Tuesday, September 27, 2011

Threads and I/O

Threads don't promote concurrent I/O.

Kernel threads may.  Most of us write user threads.  Here's a great summary under Thread (Computer Science).
However, the use of blocking system calls in user threads (as opposed to kernel threads) or fibers can be problematic. If a user thread or a fiber performs a system call that blocks, the other user threads and fibers in the process are unable to run until the system call returns. A typical example of this problem is when performing I/O: most programs are written to perform I/O synchronously. When an I/O operation is initiated, a system call is made, and does not return until the I/O operation has been completed. In the intervening period, the entire process is "blocked" by the kernel and cannot run, which starves other user threads and fibers in the same process from executing.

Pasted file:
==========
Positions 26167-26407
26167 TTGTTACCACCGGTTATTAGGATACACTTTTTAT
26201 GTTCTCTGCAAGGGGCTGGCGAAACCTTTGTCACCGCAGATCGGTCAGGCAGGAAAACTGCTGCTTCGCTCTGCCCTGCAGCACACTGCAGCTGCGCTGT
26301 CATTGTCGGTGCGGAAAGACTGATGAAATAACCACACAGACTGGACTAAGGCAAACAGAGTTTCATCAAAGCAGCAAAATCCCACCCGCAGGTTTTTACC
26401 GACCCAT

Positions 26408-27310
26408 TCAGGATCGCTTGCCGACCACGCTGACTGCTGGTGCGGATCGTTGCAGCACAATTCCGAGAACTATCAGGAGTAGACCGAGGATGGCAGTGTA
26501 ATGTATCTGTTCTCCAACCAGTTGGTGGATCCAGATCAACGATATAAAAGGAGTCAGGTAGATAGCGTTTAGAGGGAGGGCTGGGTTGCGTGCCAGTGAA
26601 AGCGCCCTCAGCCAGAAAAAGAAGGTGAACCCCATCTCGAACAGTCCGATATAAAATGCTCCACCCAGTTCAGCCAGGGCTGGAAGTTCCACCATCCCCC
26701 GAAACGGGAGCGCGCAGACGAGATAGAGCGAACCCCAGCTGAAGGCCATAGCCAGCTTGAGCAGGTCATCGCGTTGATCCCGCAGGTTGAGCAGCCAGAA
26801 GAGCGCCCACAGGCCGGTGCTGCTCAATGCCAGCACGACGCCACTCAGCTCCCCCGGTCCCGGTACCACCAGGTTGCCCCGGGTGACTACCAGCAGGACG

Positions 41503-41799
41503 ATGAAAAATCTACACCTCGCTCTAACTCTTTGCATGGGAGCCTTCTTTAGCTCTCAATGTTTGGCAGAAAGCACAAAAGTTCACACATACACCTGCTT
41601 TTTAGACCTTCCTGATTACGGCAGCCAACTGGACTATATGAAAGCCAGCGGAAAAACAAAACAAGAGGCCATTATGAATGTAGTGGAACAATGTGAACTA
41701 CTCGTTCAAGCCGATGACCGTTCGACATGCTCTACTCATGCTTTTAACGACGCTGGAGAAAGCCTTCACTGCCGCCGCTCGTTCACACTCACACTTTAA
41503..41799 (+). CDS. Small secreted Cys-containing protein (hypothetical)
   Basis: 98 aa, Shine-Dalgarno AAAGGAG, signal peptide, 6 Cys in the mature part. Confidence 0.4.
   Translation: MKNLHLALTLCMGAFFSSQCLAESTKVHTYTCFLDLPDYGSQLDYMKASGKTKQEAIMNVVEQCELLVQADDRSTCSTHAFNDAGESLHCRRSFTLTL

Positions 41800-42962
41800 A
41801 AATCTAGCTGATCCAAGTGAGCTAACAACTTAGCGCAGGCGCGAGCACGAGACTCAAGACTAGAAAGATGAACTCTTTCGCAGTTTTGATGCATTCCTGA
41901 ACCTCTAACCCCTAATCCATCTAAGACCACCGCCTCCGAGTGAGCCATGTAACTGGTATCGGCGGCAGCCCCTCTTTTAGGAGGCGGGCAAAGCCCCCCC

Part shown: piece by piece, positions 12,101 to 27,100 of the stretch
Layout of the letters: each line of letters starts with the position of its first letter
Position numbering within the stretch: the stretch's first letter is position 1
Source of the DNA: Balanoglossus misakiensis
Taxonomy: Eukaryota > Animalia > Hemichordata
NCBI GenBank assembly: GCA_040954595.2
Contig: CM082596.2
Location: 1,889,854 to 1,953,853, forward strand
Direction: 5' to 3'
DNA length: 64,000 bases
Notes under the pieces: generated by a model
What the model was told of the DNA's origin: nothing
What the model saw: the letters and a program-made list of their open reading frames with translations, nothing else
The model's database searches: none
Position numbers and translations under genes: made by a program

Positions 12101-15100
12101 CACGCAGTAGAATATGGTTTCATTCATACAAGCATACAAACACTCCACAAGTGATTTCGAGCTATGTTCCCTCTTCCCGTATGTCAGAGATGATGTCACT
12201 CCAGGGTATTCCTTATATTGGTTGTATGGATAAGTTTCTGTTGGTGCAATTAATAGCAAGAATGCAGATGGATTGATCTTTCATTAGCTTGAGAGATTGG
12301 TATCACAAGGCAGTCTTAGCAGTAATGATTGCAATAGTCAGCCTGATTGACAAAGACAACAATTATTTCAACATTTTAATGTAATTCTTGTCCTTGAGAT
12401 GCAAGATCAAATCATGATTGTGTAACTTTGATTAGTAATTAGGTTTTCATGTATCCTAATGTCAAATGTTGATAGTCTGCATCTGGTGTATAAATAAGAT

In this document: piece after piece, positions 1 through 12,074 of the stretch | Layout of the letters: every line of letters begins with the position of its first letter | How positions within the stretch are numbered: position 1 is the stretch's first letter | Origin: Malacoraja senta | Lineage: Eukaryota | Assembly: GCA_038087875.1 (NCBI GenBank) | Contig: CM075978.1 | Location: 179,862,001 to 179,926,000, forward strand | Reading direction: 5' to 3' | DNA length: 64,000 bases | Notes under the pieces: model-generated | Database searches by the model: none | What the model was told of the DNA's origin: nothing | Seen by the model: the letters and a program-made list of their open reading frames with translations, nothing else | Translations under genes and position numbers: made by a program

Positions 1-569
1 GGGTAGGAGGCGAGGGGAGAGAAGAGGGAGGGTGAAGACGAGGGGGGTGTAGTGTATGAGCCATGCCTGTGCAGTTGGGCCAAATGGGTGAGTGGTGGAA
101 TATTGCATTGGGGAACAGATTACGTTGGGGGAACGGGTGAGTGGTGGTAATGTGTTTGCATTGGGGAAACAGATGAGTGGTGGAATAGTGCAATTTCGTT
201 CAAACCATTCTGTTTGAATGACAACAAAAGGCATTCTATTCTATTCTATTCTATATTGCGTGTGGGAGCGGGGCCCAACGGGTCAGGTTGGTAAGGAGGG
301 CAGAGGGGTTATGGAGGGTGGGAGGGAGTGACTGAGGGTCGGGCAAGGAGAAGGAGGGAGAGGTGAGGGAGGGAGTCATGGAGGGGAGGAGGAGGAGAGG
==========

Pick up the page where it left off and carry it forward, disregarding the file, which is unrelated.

The point is this.

If it involves I/O, multi-threading doesn't help.  Processes do.

If it involves computation, multi-threading may help.

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